"Now we have to build for the future by focusing on player detection and development, mainly through community centres and tennis in schools. "If we succeed in this area then it is only a matter of time before we achieve the objective of producing a top-100 player." The world rankings are based on points, which are earned with entry into professional tournaments and by winning matches in those tournaments. No UAE players are currently competing at that level, so none has a ranking.
The last UAE player to hold a world ranking was Omar Behrouzian, a long-standing linchpin of the national team and a member of the Davis Cup squad that recently earned promotion from the bottom level of Davis Cup play. He held a career-high ATP ranking of 805 seven years ago, based on points he earned with six appearances in the Dubai Championships courtesy of wild cards. Sidelined for most of the last two years with a knee injury, he won a recent international event in Marbella, Spain, defeating Troy Gillham, of Australia, in the final. The result improved his UAE national ranking, but it was not a recognised pro event offering world-ranking points.
Behrouzian also helped the UAE's Davis Cup squad dominate the Asia/Oceania zone Group Four play-offs in April, a performance that earned them promotion from Group Four to Group Three. In the past, promotion has been followed by relegation. But under the leadership of Martin, there seems to be greater confidence of launching a solid challenge to go higher. The UAE is bidding to host next year's regional Davis Cup play-offs to determine which nations advance into Group Two. Playing on home soil against opposition from Vietnam, Lebanon, Kuwait and Myanmar is an obvious benefit.
More important, Khalifa said, it will put Emirati tennis in the local spotlight. Khalifa, who steered the team to victories over Yemen, Turkmenistan, Bahrain and Singapore to deliver that promotion, said it was paramount to make tennis more attractive to the nation's youngsters. "Hopefully, we can find some players one day, but I think we have to devote a lot of time to that," he said. "Staging Davis Cup promotion matches on the kids' doorstep can only be helpful."
Khalifa is keen to extend his relationship with Martin and is urging the authorities to extend their arrangement with the Spanish coach "at least for the next couple of years", he said. "I worked fairly closely with Jorge during our promotion campaign," Khalifa said. "Jorge made a big difference with the team, especially regarding the tactics. "He was particularly strong on assessing the strengths and weaknesses of opposing players before we met them. We were therefore much better prepared for those matches than has been the case in the past.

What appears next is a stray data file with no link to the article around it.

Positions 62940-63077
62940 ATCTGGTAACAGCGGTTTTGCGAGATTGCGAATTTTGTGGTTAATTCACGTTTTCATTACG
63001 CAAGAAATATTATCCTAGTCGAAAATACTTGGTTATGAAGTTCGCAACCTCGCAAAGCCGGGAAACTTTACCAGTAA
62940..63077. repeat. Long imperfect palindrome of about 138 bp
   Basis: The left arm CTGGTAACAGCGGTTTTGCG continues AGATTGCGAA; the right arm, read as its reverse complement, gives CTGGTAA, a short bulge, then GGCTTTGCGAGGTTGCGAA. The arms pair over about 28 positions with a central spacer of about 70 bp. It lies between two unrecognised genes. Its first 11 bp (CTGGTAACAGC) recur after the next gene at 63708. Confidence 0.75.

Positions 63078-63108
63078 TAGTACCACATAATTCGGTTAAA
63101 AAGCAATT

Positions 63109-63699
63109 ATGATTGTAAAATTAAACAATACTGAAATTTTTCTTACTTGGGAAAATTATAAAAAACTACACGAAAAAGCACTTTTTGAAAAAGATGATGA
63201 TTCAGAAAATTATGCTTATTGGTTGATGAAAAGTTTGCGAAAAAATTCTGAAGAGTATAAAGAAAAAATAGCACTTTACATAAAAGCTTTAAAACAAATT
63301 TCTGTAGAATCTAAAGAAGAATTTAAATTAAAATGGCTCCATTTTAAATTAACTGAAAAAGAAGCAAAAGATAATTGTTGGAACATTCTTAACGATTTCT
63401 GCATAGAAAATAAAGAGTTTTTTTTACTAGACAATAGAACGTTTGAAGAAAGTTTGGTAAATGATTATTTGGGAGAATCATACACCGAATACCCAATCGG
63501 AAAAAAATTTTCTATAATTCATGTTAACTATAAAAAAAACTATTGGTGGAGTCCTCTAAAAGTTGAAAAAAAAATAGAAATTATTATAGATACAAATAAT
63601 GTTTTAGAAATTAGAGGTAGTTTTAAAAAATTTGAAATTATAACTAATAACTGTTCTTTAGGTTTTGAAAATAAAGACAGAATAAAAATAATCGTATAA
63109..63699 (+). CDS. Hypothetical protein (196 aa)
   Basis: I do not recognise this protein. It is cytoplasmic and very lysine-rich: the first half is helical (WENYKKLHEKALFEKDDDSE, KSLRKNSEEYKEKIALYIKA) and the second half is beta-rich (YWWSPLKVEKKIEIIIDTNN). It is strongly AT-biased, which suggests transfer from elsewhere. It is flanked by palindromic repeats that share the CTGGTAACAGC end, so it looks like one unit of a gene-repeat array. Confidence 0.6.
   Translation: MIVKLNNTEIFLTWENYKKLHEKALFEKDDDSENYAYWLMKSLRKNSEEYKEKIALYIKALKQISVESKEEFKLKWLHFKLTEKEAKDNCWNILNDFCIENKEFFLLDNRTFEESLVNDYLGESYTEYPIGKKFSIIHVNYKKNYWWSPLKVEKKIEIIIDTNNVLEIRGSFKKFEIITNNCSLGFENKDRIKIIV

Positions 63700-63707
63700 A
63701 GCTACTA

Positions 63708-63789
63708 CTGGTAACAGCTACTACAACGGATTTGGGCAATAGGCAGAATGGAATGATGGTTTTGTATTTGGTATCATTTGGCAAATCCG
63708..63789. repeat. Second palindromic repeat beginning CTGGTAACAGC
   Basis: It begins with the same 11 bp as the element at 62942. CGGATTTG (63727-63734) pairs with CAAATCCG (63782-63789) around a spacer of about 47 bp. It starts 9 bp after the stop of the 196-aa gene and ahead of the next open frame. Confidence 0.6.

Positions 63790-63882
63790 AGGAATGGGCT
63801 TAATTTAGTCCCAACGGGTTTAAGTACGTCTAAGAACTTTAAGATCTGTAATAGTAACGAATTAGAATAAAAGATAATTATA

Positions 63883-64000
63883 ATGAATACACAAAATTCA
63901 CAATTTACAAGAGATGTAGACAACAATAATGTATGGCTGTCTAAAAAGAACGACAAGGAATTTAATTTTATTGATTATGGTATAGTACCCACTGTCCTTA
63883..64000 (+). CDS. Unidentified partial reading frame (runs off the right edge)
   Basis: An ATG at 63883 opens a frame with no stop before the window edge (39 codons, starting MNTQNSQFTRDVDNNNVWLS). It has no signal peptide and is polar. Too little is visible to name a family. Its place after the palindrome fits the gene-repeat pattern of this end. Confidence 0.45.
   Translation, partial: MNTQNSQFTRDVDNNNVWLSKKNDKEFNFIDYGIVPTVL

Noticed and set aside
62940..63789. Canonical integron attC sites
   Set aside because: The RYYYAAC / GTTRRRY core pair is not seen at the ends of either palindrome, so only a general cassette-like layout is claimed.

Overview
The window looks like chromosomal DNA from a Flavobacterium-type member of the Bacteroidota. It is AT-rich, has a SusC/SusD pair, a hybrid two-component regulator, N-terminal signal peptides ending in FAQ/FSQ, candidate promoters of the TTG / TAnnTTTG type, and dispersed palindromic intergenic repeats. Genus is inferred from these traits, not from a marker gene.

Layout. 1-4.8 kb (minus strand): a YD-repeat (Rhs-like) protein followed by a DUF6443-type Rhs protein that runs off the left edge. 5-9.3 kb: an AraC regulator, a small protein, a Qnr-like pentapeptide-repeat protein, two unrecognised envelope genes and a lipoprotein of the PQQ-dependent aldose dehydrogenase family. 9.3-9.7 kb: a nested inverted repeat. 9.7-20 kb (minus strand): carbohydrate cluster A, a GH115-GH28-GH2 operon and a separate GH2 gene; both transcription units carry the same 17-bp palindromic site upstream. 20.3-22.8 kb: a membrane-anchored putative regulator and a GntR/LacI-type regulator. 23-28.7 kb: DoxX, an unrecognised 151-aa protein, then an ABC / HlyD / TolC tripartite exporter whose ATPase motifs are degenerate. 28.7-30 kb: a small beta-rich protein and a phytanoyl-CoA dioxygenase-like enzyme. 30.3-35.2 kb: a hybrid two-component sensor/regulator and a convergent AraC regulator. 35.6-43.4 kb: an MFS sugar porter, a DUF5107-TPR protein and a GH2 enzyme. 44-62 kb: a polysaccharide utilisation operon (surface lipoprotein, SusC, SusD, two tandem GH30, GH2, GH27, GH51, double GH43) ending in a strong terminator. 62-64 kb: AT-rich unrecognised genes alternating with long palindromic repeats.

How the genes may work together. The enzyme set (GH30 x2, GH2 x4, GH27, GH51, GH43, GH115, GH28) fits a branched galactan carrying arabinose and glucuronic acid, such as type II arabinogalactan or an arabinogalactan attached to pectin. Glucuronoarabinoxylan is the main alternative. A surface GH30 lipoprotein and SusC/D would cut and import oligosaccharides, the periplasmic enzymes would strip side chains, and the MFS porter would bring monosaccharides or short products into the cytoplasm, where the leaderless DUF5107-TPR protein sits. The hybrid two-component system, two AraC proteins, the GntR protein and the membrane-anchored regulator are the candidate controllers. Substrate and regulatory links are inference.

"When you have a coach and he trains you for a sustained period of time, you are bound to find it more beneficial than just having the occasional coaching session." That view was endorsed by Behrouzian, who along with his teammates Hamad Abbas, Mahmoud Nader and Rashed Bushagr, responded enthusiastically to the professional coaching style of Martin. "You always benefit from having a good coach who has experience and has worked in many countries before," Behrouzian said. "That was obviously one of the reasons why all four of us were able to improve and we were all totally ready for the tournament."
There is still a long way to go - Behrouzian is No 1 in the national rankings, but the next highest Emirati is No 17. Tennis Emirates officials, however, feel confident that progress is being made. "We are definitely improving as a tennis nation," said Slah Bramly, the Tunisian-born technical director of Tennis Emirates. "More than 2,000 players will take part in the competitions we will be organising next season and over 350 will have a national ranking."
Bramly is also pleased with the school circuits for five age levels and junior programmes for U16s and U18s. "We have to show patience," he said. "All of our plans are going to take time to fulfil but we are moving in the right direction."